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December 20, 2014, 01:43:52 am
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 on: Yesterday at 11:33:01 am 
Started by imhalek - Last post by John Anthony
It's a beautiful coin. Congratulations!

Slabs are a matter of preference of course. If I were in the market for valuable coins, I'd appreciate the authentication myself - I trust David Vagi and his crew implicitly. Nobody bothers slabbing the coins I collect, except for a handful of eBay dealers that think they can charge an arm and a leg for common coins just because they're encased in plastic. I see those coins up for sale over and over and over again - the prices never come down, and they are rarely ever sold.

At any rate, you've got a lovely new addition to your collection there. Kudos.

 on: Yesterday at 11:21:54 am 
Started by imhalek - Last post by imhalek
I just meant that I thought it was the same type. 
The eagle on mine seems slightly more upright, and the globule might be in a slightly different position, but that was the closest match that I could find.

 on: Yesterday at 11:06:16 am 
Started by imhalek - Last post by Molinari
Nice coin. The coin project example is not the same coin (yours is nicer).  Not sure if you were saying it was the same coin or same type.

 on: Yesterday at 11:05:05 am 
Started by collectantic - Last post by Jay GT4
Amazing how these have survived for so long!

 on: Yesterday at 10:54:39 am 
Started by Skolot - Last post by Skolot
23 mm, 4.6 gr

 on: Yesterday at 10:53:42 am 
Started by imhalek - Last post by imhalek
I know most people here don't like slabs, but I do, because they ensure (as much as is possible) authenticity, demonstrate the quality (grade), and keep the coin safe from corrosion and damage.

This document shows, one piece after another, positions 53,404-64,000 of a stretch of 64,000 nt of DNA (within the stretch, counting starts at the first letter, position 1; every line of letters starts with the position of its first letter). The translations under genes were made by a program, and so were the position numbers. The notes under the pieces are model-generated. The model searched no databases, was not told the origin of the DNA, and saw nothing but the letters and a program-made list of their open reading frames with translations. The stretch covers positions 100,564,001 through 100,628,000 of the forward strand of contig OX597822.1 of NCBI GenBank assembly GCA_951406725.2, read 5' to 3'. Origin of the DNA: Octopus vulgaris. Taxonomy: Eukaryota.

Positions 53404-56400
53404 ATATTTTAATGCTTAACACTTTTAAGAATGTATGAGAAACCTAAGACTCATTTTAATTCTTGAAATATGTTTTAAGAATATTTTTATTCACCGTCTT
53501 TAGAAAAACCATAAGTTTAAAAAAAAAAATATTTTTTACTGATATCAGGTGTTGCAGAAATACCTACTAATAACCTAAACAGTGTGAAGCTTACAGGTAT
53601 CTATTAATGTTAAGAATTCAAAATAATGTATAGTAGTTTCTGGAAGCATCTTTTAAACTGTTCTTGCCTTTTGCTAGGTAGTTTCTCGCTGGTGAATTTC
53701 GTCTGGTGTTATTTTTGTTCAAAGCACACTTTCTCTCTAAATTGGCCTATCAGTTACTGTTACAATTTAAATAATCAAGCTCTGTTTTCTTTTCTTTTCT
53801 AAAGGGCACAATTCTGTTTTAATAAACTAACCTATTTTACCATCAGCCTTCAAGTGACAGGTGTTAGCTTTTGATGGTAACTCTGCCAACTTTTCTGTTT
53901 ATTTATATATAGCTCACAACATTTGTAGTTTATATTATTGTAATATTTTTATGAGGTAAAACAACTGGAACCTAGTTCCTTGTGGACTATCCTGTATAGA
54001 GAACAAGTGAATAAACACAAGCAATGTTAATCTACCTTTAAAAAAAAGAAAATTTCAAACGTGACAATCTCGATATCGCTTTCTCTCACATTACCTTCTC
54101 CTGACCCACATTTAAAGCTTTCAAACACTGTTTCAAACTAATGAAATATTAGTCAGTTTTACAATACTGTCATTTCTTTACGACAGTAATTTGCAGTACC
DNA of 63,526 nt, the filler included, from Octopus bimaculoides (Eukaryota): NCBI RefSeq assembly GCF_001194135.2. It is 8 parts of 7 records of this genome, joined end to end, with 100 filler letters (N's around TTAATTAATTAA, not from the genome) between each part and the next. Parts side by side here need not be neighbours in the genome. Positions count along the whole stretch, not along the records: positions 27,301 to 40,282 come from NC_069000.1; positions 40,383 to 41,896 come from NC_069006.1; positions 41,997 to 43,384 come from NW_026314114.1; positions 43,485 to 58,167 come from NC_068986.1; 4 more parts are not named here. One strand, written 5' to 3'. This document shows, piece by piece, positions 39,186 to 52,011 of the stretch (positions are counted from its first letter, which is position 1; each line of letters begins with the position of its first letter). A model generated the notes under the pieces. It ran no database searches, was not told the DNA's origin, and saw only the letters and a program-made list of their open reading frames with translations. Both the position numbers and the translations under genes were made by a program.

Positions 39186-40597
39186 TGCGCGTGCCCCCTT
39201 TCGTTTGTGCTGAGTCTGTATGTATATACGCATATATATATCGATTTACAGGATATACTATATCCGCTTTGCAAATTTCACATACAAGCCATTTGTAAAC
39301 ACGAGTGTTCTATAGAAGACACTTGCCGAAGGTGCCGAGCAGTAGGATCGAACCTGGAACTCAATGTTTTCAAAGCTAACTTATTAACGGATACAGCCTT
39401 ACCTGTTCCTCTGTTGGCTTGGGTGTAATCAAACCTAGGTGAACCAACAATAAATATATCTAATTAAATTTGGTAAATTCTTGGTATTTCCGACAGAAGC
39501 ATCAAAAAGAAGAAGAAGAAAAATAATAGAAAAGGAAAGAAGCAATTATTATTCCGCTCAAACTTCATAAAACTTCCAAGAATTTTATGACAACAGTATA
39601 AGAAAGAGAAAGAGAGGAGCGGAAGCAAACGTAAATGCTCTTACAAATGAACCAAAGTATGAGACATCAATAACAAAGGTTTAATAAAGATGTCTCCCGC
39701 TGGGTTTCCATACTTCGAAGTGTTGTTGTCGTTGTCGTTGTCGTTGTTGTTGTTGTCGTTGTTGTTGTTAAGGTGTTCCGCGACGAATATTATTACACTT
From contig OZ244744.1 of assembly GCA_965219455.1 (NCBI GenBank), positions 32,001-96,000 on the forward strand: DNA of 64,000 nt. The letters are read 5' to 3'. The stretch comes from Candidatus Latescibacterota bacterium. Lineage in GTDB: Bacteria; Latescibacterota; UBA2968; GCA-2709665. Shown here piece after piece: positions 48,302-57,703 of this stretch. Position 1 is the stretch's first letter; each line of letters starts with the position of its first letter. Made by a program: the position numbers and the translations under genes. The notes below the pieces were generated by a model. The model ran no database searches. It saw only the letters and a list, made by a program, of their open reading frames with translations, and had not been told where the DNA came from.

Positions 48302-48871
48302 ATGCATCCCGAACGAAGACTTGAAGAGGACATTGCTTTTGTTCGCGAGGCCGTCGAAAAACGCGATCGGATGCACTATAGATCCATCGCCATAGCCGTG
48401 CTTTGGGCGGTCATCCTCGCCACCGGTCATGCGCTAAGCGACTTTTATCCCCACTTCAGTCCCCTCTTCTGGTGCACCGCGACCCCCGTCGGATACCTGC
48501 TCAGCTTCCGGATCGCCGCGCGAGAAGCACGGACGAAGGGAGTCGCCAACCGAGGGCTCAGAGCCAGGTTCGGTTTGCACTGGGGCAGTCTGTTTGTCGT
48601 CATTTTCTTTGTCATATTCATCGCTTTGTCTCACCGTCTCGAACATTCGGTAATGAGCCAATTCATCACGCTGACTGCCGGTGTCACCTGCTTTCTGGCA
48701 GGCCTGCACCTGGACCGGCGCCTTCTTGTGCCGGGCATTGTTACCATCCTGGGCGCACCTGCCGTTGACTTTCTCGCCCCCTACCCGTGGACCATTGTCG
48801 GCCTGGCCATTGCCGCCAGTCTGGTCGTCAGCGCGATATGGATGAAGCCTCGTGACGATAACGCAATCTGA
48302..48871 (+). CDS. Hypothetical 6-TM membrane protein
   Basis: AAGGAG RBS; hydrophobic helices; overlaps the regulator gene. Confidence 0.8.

on: Yesterday at 10:09:41 am 
Started by collectantic - Last post by Barabus
 wonderful photo's of beautiful items of ancient glass.

 on: Yesterday at 09:44:53 am 
Started by AlfaOmega - Last post by AlfaOmega
This ae 18 for 5.5 grams, I attributed to Marcus Aurelis.
Coin-Antioch Syria with the reverse and a classical SC A below.
When I went I found it difficult to classify, although the book of McAlee.
The only letters that can not read very well: AVHPΛ ......, are located on the upper right to fall down; This legend is only partial in the number 592 of the Book of McAlee and is properly running deck the possibility of a letter A below.
The problem is that this type of coin has eight elements that make up the Laureal wreath on the reverse, while this coin has six.
As a type of coin with six elements is the number 593, also with the possibility of an A at the bottom, but this legend has AVTKPA ........ CEB.
Possimo us in case of variation of one of two types? And if you what number makes variant? Or it could be a novel?
I thank those who give me help to solve this classification.
regards Roberto

 on: Yesterday at 08:36:34 am 
Started by NORMAN K - Last post by Andrew McCabe
I agree with you that the camera and macro lens upgrade sound like the way to go especially if it means less photo editing.
I have not tried to use natural sun light but sounds like I need to experiment with it.
I would be willing to spend $500.00-$600 for that setup but would feel better if some combo camera/lens were recommended as I have very little experience with photography equipment.
Thanks so much for your comments and time to help.  I feel that this is one of the most helpful resources available to collectors like me.